This plant is often used by herbalists for a variety of reasons. It is useful for an upset stomach, it may help get rid of intestinal parasites and it can be used to repel snakes. Wormwood has a strong, musky odor that snakes do not like. It can be planted around the outside of the area being used, made into a tea and sprayed around edges or the leaves can be dried, pounded in a mortar and pestle and then spread around the area. Adding garlic and rock salt could complete the barrier.
Wormwood is also often used as an extract to aid digestion.
Burnt Leaves of Comfrey, Rue, and Bay
While the plants mentioned do have either culinary or herbal uses, burning them creates new chemicals. Once they are burned, spread the mixed ashes around the area snakes are likely to be. They will not crawl over them.
Also check: List of Zucchini Companion Plants
Distilled witch hazel is often the base that many recipes for snake repellent use. That is because of its astringent nature as well as its distinct odor. It stings, so it will irritate the snakes.
You can purchase a cheap Witch Hazel plant for your garden here.
While not a plant itself, vinegar can be made from a variety of plants. It is acidic, which irritates snakes. It will keep them out of the pool and off gravel or concrete areas. Rice wine vinegar or other white kinds of vinegar are best so that they don’t stain anything.
These are some of the snake repellent plants that you can plant in your home or garden. Therefore, to ensure that your home is free from snakes, it is highly recommended to plant two or more of these plants to increase the chance of repelling them. If you have some questions, don’t be shy to drop us your comment below.
If you enjoy our content, you can support Gardeners’ Guide by ordering with our affiliate partners Fast Growing Trees.
22 thoughts on “Best Plants That Repel Snakes”
My mom is sincerely afraid of snakes. This is very helpful. Thanks. Although so funny, I started reading it and she was like, “Why are me talking about snakes?”. Hahaha.
Thank God I live somewhere where snakes are not a problem. But it’s good to know which plants would help to repel snakes x
This is definitely good to know! Do you know of any plants that will keep scorpions away?
Sure! Plants such as Marigold and Lavender can also deter scorpions.
such an informative article, learned a lot of that I will certainly need, thank you for sharing :))
I really hate snakes and these plants so would help to repel snakes nice!
Now here’s a problem I hope I never have to deal with. But it’s nice to know they are plants to help with that problem.
From my grandma, I learnt that Mexican marigold are so good at repelling not just snakes but other pests like rats. Their smell is so strong. Anyway, I wouldn’t want them around the house so I’ll go for lavendar!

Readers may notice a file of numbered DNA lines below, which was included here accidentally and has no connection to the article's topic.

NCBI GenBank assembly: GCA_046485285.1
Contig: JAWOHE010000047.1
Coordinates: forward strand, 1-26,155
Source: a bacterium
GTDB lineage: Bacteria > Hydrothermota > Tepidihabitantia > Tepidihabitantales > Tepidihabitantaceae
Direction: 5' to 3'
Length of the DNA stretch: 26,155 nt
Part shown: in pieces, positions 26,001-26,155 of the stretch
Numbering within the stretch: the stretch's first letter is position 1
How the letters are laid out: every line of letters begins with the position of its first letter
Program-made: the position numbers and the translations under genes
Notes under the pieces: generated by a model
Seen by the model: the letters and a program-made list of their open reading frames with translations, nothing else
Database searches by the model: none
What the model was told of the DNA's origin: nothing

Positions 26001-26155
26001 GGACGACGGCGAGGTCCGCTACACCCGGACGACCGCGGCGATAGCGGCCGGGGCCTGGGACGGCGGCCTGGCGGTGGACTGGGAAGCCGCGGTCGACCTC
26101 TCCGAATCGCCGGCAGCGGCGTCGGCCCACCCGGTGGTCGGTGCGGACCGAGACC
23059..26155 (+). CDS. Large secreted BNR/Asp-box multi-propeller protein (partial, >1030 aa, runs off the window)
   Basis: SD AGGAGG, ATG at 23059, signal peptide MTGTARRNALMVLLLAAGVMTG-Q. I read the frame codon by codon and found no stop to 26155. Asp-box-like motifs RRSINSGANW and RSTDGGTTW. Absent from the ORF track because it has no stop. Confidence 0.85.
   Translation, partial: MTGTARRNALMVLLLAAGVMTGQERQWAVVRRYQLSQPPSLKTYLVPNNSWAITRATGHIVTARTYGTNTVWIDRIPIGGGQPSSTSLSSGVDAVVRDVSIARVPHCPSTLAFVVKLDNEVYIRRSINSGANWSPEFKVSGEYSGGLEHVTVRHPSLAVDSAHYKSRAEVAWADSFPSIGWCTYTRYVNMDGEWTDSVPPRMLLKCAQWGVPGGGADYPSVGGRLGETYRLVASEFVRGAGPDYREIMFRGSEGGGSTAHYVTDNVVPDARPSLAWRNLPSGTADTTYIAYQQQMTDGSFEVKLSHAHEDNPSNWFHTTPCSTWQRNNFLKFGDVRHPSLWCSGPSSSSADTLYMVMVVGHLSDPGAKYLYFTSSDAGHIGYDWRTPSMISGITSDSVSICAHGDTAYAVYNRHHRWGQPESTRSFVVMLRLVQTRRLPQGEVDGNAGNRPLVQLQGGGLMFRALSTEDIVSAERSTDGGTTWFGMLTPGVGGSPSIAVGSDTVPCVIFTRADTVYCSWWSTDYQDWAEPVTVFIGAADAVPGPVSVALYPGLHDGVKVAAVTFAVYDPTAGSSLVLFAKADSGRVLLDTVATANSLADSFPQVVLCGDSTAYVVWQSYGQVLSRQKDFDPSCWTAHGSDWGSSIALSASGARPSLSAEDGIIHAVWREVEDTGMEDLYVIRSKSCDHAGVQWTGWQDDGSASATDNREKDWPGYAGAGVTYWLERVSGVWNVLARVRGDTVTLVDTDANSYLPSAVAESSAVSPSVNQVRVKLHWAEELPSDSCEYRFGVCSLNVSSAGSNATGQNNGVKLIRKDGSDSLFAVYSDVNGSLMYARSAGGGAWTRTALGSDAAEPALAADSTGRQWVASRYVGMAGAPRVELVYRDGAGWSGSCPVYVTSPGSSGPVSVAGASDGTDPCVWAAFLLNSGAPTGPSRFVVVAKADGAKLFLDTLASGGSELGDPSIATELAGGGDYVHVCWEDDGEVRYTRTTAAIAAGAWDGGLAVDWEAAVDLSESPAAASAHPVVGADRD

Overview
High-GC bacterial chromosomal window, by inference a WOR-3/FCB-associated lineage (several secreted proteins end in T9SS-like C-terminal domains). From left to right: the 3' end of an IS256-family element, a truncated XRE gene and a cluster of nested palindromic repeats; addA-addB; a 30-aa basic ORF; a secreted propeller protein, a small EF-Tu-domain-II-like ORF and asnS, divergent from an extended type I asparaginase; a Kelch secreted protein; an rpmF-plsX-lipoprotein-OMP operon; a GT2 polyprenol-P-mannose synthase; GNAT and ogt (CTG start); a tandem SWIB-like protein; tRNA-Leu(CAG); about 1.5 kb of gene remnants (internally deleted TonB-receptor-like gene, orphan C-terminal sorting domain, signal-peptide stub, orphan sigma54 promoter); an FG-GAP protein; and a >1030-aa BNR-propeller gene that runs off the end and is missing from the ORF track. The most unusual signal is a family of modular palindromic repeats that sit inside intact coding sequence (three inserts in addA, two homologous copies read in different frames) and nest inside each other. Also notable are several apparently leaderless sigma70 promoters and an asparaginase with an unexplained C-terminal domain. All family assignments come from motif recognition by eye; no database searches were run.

wow, my dad is building a farm house and he really needs this list for the safety. Am definetly gonna share this with him.Thanks
I did not even know there were plants that repelled snakes! Now that you mention it, I could see why some plants like garlic or lavender repel them.
This is great information. I don’t like snakes at all but love plants. Learning that some can act as a repellent is comforting to know!
What’s up, everything is going perfectly here and ofcourse every one is sharing facts, that’s
truly fine, keep up writing.
Hi, just required you to know I he added your site to my Google bookmarks due to your layout. But seriously, I believe your internet site has 1 in the freshest theme I’ve came across. It extremely helps make reading your blog significantly easier.
I didn’t realize that garlic and lavender were snake-repelling plants! I’ll have to let my grandparents know, as they live out in the country and get a lot of snakes in their garden!
Great article! How often should I pour white vinegar around the perimeter of my house?
Do any of these grow well in lots of shade?
I just read your article and found it very informative. The only thing that I found wrong with it is the fact that snakes cannot smell. I understand that certain smells may repel mice and rats, a snakes food source, but not the snakes themselves. Snakes use their tongues to taste the air around them and sense vibrations and heat.
Thanks for the info. Already used Marigold and just started with Lavender. Nice to know there are so many others. I’ll use as many as I can. We live on 5 acres and have many wild animals. I’ve seen snakes, raccoons, beavers, otters and deer and of course the neighbors ducks and chickens.
Such great information! Thanks for sharing!
Do you know if Rosemary plant is a snake repellent? It has a very strong scent